Information Technology

Spatial Techniques for the Digital Humanities

A portion of “Bird's Eye View of Holyoke, Mass.“ from

A workshop for faculty

Monday & Tuesday, August 13 & 14, 2012

Amherst College, Webster 102

Keynote Presentation: Exploring the Spatial Humanities

Online Resources

Detail from “An Atlas of Rare City Maps”, “Eastern Division of Paris”,
In recent years a plethora of new tools and methods have become available for transforming and studying the materials of traditional humanities research, along with new forms of digital media. Many aspects of the humanities also involve geospatial relationships, and many of these tools, such as Geographic Information Systems (GIS), make it significantly easier to collect, analyze, and understand spatial data.

Many examples of digital humanities are discussed and catalogued at sites like,, and A cascade of new books address the subject, in particular the spatial humanities. And the National Endowment for the Humanities (NEH) has even established an Office of Digital Humanities.

Now the Five College Consortium has begun a Digital Humanities Initiative with support from the Mellon Foundation, and is sponsoring this workshop on Spatial Techniques for the Digital Humanities. It will focus on the activities, content, and media of interest to humanists, including current projects in the Five Colleges. Plenty of time and opportunity will be available for participant networking, discussion, and discovery.

Instructors: Andy Anderson, Amherst College; Jon Caris and Cory Keeler, Smith College

The preliminary schedule is below. If you would like to attend or have questions, please fill out the response form.

Day One: Monday August 13, 2012
Time Topic
  8:30 –  9:00 Coffee
  9:00 –  9:15 Introductions
  9:15 – 10:30 Collaborative Mapping 1: Presentation Platforms
Multi-user mapping environments: Cityscapes, Hypercities
 10:30 – 10:45 Break
 10:45 – 12:00 Collecting Geographic Data
GPS; Smart Phones and Tablets and Apps; Geotagging Digital Photos
 12:00 –  1:00 Lunch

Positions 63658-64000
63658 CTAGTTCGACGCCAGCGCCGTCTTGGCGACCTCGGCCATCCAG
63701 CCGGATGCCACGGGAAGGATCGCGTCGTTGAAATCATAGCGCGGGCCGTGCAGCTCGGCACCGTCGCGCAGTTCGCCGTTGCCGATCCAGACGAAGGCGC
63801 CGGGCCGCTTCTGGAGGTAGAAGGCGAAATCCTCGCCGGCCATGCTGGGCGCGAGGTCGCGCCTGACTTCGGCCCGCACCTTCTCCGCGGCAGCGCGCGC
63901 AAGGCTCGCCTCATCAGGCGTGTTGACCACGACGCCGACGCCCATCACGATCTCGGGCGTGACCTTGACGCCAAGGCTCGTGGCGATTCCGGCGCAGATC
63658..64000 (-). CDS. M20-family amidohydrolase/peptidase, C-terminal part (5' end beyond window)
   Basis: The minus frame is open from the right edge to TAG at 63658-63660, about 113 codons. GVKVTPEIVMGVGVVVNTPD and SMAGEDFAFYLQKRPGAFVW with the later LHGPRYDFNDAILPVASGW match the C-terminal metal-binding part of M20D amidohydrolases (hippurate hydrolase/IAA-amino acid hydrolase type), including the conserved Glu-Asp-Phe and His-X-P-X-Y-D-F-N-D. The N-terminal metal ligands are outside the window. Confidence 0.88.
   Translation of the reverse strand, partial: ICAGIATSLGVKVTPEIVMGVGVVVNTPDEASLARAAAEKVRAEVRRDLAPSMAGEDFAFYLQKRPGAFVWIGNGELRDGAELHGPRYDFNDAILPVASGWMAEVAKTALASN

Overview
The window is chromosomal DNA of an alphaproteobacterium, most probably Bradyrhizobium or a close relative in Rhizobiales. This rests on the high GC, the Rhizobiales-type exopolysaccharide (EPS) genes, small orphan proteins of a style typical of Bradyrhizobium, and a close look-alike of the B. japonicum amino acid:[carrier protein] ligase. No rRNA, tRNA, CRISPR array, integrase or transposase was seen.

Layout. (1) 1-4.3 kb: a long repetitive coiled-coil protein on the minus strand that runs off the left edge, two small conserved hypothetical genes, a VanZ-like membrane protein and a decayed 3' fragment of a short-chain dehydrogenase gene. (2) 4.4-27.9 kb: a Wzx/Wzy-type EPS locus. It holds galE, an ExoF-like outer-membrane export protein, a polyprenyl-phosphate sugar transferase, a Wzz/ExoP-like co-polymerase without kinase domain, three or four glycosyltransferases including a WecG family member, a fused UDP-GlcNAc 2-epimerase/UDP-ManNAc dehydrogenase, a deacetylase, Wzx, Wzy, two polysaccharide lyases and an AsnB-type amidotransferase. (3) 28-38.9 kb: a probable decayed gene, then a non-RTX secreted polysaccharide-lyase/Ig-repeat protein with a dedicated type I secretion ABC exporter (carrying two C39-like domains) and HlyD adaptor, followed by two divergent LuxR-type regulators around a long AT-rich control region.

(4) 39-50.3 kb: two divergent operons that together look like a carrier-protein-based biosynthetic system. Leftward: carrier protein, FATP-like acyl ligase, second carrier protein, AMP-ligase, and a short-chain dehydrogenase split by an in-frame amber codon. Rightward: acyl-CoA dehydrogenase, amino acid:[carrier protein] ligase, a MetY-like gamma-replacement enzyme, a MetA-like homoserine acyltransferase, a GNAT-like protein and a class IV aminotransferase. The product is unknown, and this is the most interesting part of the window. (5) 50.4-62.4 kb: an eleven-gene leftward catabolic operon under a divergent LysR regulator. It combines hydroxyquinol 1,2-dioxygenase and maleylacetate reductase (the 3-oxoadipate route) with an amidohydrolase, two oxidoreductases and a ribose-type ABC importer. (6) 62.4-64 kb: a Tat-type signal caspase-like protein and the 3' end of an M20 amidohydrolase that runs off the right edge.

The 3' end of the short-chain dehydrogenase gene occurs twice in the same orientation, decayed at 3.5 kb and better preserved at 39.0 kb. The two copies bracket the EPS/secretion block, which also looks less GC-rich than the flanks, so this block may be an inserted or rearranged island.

1:00 –  2:15 Collaborative Mapping 2: Web Mashups
Combining online data sources with a web map to visualize dynamic relationships:
Google Docs/Tables/Maps; ArcGIS Online
  2:15 –  2:30 Break
  2:30 –  3:45 Geospatial Visualization
3-D, photoreferencing, building models, tours: Google Earth
  3:45 –  4:00 Coffee
  4:00 –  5:00

Keynote Presentation: Exploring the Spatial Humanities
Lex Berman, Harvard University
Project Manager, China Historical GIS Project

New tools, including software such as Google Earth and hardware such as smartphones, are rapidly changing the way we gather and store information. At the same time Google Maps, Fusion Tables, and competing technologies have streamlined the process of integrating and visualizing this information. These innovations are being adopted in the humanities, where new platforms for teaching, research, and collaboration are emerging, and the results are also generating a wider audience for materials that were previously considered to be “raw data”. Here we will present several approaches to organizing and visualizing historical information — historical gazetteers, image archives, web maps, and historical GIS — and their merits, limitations, and discuss potential application for other digital humanities projects.

  5:00 –  5:30 Reception
Day Two: Tuesday August 14, 2012
Time Topic
  8:30 –  9:00 Coffee
  9:00 – 10:30 Creating Maps from Text Data
Geoparsing, mapping place names and street addresses: ArcGIS
 10:30 – 10:45 Break
 10:45 – 12:15 Positioning Historical Maps
Online Map Libraries & Google Earth
Georeferencing scanned maps to line up with current spatial data: ArcGIS
 12:15 –  1:15 Lunch
  1:15 –  2:45 Abstracting Historical Maps
Extracting and editing features from scanned maps; analyzing your results: ArcGIS
  2:45 –  3:00 Break
  3:00 –  4:30 Cartographic Enhancement
Preparing maps for publication — conventions, projections, color, labeling, elements, representation, etc.: ArcGIS